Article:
Court name
Bulawayo High Court
Case number
15 of 2022

S v Nhliziyo (15 of 2022) [2022] ZWBHC 15 (13 January 2022);

Media neutral citation
[2022] ZWBHC 15
Coram
Moyo J

 

1

HB 15-22

HCB 359/21

XREF CRB BYO P 2112/21

XREF CR ZRP JOTSHOLO 06-07/10/21

ARTHUR NHLIZIYO

Versus

THE STATE

IN THE HIGH COURT OF ZIMBABWE

MOYO J

BULAWAYO 26 NOVEMBER 2021 AND 13 JANUARY 2022

Bail Application

B.M Siansole, for the applicant

T. Muduma, for the respondent

MOYO J:       This is an application for bail pending trial.  At the hearing of the application I dismissed it ex tempore.  The applicant has requested for full reasons.  Here are they.

The applicant faces a charge of armed robbery.  He was remanded in custody from 21 October 2021.  He submits that he is a suitable candidate for bail and that the presumption of innocence operates in his favour.  He further submits that he is not a flight risk as he is of fixed abode.  He also submits that he has a defence to the allegations levelled against him.  In essence his defence is that he never robbed anyone and that at the material time he was at his homestead in Filabusi while the robbery is alleged to have occurred in Fatima, hundreds of kilometres away.

The facts of the matter are that 2 trucks were hijacked at gunpoint along Victoria Falls Road near Fatima mission.  One of the hijacked trailers was then found at applicant’s homestead.  Applicant avers that he is just a mechanic who fixes cars and that the people who brought the trucks usually brought vehicles for repair by him.  The state further alleges that the stolen property was recovered at accused’s homestead as well as some complainant’s belongings like passports.  The state also alleges that there are witnesses who were hired by applicant to offload the hijacked trucks.  The state also avers that it has overwhelming evidence in the form of applicant’s fingerprints uplifted at the scene of crime.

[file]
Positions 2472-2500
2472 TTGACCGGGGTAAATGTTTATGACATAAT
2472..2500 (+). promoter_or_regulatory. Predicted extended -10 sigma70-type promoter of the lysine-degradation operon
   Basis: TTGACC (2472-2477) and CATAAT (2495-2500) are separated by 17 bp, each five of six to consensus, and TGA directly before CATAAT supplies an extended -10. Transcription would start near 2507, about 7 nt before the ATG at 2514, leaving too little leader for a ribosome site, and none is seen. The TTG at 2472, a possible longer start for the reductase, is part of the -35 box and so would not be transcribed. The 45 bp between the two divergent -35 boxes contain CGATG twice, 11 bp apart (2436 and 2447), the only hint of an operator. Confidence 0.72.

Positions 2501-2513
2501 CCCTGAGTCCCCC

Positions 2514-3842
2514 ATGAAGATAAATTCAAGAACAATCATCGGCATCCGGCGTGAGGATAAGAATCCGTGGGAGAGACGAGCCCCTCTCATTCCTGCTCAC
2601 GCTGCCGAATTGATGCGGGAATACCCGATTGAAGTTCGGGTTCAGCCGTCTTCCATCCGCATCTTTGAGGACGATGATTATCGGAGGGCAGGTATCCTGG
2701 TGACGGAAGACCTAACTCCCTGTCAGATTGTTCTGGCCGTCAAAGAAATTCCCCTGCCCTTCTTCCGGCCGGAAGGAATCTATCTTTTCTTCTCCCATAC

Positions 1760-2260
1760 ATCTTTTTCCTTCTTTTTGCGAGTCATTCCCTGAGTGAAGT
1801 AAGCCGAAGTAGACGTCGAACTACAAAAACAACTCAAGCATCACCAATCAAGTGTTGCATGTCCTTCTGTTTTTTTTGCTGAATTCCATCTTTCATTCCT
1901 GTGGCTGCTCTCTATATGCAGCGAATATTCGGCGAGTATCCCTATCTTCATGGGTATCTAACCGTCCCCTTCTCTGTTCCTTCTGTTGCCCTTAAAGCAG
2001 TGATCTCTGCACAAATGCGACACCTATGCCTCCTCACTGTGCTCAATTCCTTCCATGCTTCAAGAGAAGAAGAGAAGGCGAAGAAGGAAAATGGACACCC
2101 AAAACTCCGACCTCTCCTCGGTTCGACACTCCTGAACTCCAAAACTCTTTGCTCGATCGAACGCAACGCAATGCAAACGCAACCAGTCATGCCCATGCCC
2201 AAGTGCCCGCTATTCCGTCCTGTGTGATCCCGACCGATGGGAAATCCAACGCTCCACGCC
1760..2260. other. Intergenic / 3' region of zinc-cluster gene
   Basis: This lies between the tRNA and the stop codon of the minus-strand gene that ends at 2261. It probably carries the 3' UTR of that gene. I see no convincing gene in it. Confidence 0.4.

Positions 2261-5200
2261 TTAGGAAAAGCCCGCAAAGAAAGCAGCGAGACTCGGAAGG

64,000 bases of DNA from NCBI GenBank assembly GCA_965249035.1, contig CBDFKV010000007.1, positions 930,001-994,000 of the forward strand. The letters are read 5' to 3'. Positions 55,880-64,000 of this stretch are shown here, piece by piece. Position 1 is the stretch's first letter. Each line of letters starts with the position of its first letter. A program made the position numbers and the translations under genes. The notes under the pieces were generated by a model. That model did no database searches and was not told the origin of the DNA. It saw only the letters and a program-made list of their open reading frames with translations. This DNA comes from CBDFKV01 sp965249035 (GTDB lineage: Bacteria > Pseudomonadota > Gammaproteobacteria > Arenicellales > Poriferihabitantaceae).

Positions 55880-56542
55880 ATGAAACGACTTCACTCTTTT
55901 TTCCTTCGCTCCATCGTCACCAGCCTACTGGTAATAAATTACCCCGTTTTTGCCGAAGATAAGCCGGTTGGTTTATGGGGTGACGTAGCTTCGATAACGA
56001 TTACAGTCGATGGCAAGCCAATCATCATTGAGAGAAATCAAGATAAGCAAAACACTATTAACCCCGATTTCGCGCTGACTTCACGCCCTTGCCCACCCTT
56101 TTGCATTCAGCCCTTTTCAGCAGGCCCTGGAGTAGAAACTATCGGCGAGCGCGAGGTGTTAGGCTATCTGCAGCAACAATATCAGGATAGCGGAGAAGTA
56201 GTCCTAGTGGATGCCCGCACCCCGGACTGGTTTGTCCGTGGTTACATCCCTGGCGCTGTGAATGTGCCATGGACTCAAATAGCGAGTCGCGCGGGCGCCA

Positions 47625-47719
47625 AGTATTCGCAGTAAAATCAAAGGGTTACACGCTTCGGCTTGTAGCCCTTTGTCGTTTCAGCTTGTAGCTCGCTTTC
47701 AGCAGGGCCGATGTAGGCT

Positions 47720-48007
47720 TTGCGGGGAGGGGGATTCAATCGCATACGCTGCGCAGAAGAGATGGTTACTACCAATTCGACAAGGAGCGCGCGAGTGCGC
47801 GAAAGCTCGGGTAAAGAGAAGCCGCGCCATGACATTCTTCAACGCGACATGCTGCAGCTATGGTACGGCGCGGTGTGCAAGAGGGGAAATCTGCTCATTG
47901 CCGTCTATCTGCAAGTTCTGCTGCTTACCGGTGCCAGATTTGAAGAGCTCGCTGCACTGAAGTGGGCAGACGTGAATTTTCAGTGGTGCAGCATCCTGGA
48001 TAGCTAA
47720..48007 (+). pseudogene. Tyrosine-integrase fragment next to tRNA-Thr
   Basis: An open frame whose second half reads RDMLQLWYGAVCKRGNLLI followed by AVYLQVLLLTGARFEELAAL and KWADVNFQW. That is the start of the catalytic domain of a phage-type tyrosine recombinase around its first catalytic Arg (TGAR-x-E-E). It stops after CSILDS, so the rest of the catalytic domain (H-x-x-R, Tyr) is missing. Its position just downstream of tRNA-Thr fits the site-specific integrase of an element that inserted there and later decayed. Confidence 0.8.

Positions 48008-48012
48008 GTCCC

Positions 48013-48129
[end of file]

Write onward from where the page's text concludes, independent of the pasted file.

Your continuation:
Applicant denies all these averments by the state and insists that he was not part of the hijack plan but that he did attend to the trucks at his homestead as a mechanic.  In such a case, whilst the presumption of innocence works in favour of the applicant at this stage, the court clearly has to assess the strengths and weaknesses in either case, that is the defence case and the state case in order to properly weigh the risk to abscond as against the willingness to stand trial by the applicant.

From the averments made by the state, clearly the state case is prima facie strong.  Armed robbery is a serious offence that carries with it a lengthy custodial term in the event of a conviction.  The risk to abscond naturally derives from such circumstances.  Refer to the case of S v Jongwe SC 62-2002 wherein the former Chief Justice quoted with approval the sentiments expressed by the court in Aitken v the State.

“In judging the risk the court ascribes to the accused’s ordinary motives and fears that sway human nature.  Accordingly it is guided by the character of the charges and the penalties which in all probability would be imposed if convicted, the strength of the state case ….”   

The state case being prima facie strong, and the risk to abscond, naturally following such a fact, clearly it would not be in the interests of justice to release the applicant at this juncture in my view.  The interests of justice may be jeorpadised by applicant’s release on bail.  Clearly, the state case is prima facie strong.  There seemingly is overwhelming evidence against the applicant.  From his submissions, the applicant disputes the averments made by the state, but this court, not sitting as a trial court cannot summarily dismiss the averments the state is making for if witnesses are called at trial to vouch for the averments by the state, and that is done successfully, a conviction is likely.  Following the conviction is obviously a lengthy custodial sentence hence the increased risk to abscond and failure to stand trial.  Whilst conditions can be imposed in certain situations to minimise the risk to abscond, in some cases there can be no adequate conditions to stifle the fear of a lengthy custodial sentence following conviction especially in cases like this one where the state case is prima facie strong.

It is for these reasons that I found that applicant is not a suitable candidate for bail and I consequently dismissed his application.

Dube, Mguni and Dube, applicant’s legal practitioners

National Prosecuting Authority, respondent’s legal practitioners